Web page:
Fraudulently purchased goods were being shipped

Royal Cayman Islands Police have
recently recovered more than US $7,500 in fraudulently purchased property that
was about to be shipped from the Cayman Islands, according to investigators
with the Financial Crime Unit.

The investigation by the Financial
Crime Unit revealed that bank cards belonging to customers were used to make
some of the purchases. Police said those cards had been compromised through
transactions by people who obtained the personal card details of the legitimate
cardholders, resulting in the loss of funds.

“We have recently identified a
number of fraudulent transactions by persons currently in police custody,”
Detective Constable Richard Clarke said. “The Financial Crime Unit, in working
with officers from the Criminal Investigation Department, were able to recover
most of the fraudulently purchased property from a container prepared to be
shipped abroad.”

Detective Clarke said the items
from the container cost an estimated US$7654.84. 

Mr. Clarke said the investigation
has determined that bank account holders, while still in possession of their
actual bank card, become victims of fraud when the card information is cloned
to another card with the details for use.

There are various methods used by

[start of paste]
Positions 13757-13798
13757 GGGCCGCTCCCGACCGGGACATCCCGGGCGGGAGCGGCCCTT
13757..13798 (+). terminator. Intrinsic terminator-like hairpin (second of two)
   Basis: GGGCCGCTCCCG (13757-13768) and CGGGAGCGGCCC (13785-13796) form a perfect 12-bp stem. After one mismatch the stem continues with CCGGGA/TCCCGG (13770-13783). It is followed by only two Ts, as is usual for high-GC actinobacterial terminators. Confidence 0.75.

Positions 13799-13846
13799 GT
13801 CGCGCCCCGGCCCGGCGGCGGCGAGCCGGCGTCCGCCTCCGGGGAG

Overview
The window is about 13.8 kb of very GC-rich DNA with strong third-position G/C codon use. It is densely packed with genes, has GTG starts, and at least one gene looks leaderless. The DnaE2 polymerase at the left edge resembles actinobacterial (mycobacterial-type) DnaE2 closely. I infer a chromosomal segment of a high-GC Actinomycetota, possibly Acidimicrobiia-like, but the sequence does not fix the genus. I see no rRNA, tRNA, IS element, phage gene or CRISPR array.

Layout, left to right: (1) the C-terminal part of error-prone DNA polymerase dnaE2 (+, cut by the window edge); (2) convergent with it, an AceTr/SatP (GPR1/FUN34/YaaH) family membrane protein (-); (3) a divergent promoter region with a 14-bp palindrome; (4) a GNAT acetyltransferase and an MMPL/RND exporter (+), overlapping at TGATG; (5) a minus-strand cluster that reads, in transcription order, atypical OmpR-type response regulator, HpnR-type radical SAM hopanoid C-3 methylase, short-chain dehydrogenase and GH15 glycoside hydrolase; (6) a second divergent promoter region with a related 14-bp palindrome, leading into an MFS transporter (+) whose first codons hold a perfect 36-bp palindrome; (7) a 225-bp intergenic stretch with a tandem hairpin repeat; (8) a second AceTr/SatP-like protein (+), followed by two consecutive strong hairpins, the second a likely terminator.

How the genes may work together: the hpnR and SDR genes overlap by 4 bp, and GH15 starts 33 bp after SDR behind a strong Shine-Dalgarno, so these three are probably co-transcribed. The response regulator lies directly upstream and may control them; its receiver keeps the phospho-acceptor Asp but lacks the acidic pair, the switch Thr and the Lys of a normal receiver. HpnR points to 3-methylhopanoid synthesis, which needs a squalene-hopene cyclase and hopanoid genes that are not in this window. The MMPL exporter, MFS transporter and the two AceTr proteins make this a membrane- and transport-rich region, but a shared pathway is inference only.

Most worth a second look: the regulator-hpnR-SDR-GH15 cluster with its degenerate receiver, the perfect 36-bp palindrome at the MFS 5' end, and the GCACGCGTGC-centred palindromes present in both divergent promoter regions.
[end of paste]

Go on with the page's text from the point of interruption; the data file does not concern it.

criminals to obtain this information, one of which is by way of “skimming”.
This method is used to read and copy the information on the magnetic strip of a
credit card.

For cardholders to reduce the risk
of being victims of this type of offence, police request that the following
points be considered:

• Keep an eye on your card during
any transaction, and get it back as quickly as possible

• Void incorrect receipts

• Open bills promptly and reconcile
accounts monthly

• As much as possible, observe
restaurant employees when they are handling your card

• After the purchase, check to make
sure you were handed back the right card.

Police advise cashiers to ensure
that all transactions are closely scrutinised and that the full name of the
person on the card be matched against the name produced on the sales receipt.
If this is not consistent, police said, the cashier is to notify the supervisor
immediately and consider contacting the police.

Anyone who believes that their
cards may have been compromised should contact the Financial Crime Unit on